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January 2022

For the Friends and Patients of:




“Happiness is a virtue, not its reward.”
~ Baruch Spinoza

whiplash

Whiplash:

Factors Linked to Chronic Whiplash Associated Disorders

Whiplash associated disorders (WAD) is a term that describes the cluster of symptoms that can arise from an injury caused by the sudden acceleration and deceleration of the head and neck, most often seen in a motor vehicle collision. Whiplash injuries are classified in four levels: WAD I (no/minimal complaints/injury); WAD II (soft-tissue injury—muscle/tendon and/or ligament injury); WAD III (nerve injury); WAD IV (fracture). The current research suggests that between 20-50% of WAD patients will continue to experience some degree of life-interfering pain and disability a year following their initial injury. Several studies have sought to uncover why some patients develop chronic WAD (or cWAD) while others have a full recovery.

Among the risk factors associated with cWAD, a higher initial pain intensity and higher initial disability scores—which are indicative of more severe injury—are two of the most important. Thus, a patient with WAD II is at greater risk for chronic symptoms than the WAD I patient. Likewise, patients with WAD III have a higher risk for chronic pain and disability than those with WAD II. With respect to physical characteristics, individuals with a more slender and less muscular neck have an elevated risk for more serious injury, as do those with weaker neck muscles, arthritis in the cervical spine, and a history of neck pain.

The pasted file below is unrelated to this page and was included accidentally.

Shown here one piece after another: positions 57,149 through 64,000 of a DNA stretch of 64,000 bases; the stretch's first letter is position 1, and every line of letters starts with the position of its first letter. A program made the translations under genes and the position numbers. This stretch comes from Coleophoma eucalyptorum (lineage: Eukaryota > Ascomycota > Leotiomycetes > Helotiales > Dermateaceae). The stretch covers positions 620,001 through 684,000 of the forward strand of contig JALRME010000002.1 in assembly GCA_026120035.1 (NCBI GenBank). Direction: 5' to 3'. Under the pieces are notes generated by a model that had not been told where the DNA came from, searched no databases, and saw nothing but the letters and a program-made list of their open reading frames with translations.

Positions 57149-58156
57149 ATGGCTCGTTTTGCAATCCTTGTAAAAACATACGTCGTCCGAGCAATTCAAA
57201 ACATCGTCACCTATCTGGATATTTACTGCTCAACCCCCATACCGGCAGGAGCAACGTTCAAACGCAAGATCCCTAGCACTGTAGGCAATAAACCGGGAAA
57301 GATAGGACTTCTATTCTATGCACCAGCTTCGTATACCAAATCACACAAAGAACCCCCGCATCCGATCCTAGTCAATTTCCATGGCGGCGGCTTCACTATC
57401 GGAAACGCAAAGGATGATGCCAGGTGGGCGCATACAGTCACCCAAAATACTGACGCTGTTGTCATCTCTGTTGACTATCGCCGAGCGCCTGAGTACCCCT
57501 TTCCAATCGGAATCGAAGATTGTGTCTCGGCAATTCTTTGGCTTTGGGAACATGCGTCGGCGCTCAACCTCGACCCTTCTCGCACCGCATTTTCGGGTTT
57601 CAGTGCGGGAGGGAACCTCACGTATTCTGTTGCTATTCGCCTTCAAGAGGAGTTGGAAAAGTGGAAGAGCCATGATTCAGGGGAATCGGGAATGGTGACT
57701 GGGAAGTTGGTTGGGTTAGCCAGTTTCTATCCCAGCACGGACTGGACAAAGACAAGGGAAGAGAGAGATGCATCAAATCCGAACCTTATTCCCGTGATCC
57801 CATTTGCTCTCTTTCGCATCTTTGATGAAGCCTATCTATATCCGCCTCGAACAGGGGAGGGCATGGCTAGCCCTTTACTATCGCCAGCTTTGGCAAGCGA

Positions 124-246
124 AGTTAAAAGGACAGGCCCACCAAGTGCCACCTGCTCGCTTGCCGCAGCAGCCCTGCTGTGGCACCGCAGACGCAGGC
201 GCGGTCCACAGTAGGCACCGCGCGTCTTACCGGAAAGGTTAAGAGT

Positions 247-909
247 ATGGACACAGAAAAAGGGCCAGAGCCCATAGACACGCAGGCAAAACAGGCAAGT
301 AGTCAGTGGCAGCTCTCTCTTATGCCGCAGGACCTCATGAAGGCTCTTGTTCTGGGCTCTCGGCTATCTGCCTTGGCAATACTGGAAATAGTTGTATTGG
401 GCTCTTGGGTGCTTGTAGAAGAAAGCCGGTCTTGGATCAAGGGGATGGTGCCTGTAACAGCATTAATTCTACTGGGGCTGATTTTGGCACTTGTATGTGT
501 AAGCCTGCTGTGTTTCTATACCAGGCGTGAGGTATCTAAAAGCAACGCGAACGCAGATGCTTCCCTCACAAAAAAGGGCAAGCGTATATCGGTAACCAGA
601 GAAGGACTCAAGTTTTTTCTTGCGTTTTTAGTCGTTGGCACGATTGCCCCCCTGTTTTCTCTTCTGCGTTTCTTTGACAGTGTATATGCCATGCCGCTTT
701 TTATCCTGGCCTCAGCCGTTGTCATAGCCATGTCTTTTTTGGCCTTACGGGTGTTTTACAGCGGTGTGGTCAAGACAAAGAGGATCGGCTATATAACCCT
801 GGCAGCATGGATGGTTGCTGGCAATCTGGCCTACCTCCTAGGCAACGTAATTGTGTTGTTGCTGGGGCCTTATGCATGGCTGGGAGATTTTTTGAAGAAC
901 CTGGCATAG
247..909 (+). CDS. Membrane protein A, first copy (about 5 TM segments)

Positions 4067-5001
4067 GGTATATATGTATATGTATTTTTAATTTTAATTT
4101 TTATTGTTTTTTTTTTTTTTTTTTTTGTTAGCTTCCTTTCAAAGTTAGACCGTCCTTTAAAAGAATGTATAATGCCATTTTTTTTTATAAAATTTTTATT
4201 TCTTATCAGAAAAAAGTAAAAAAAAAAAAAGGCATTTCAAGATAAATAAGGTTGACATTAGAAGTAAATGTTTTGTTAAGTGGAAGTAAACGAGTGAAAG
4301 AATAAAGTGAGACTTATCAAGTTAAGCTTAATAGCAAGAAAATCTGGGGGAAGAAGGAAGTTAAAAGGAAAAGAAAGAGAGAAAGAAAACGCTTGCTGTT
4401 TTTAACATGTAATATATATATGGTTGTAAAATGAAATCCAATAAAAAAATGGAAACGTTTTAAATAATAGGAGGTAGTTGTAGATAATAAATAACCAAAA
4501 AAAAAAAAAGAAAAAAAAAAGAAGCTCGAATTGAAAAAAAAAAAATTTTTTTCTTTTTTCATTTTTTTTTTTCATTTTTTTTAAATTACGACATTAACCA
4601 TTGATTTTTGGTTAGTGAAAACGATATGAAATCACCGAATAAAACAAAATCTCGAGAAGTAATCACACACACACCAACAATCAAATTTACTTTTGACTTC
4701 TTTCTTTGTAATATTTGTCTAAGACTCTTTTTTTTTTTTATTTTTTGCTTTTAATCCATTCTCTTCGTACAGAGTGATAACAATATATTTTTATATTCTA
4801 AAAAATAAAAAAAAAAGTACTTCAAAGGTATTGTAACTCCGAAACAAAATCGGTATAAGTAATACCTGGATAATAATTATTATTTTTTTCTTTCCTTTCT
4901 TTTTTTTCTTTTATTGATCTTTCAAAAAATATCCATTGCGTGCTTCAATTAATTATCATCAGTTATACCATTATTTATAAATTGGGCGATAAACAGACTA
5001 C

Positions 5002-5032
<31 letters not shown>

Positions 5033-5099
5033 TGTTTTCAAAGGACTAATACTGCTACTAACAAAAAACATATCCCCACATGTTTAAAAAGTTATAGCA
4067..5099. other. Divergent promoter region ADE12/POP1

Additionally, there are two more prominent risk factors for cWAD, but they are related to the response to injury. These factors are pain catastrophizing (describing pain in more negative and exaggerated terms) and poor expectation of recovery. These can be attributed to the patient having a poor understanding of their condition. When this occurs, the patient is more likely to let their pain get the best of them and restrict their activities. This can lead to deconditioning of the neck muscles (or the body in general), which can slow the recovery process.

For the best chance of a full recovery, doctors of chiropractic provide manual therapies like spinal and extremity joint manipulation (high-velocity thrust), mobilization (low-velocity non-thrust), manual traction, massage, assisted-stretch, neuro-motor retraining manual methods, and a host of soft-tissue therapies. The chiropractor may also employ modalities like electric stim, ultrasound, pulsed electro-magnetic field, class IIIb or IV laser, and more. Patients are also encouraged to remain active to help them feel more in control of their recovery and can keep the muscles in the neck from becoming deconditioned.

While the multimodal approach utilized by doctors of chiropractic is recommended by treatment guidelines as preferred front-line treatment, the chiropractor may co-manage the patient with allied healthcare providers such as a medical physician, physical therapist, acupuncturist, or psychologist to address aspects that fall outside their traditional scope of care.

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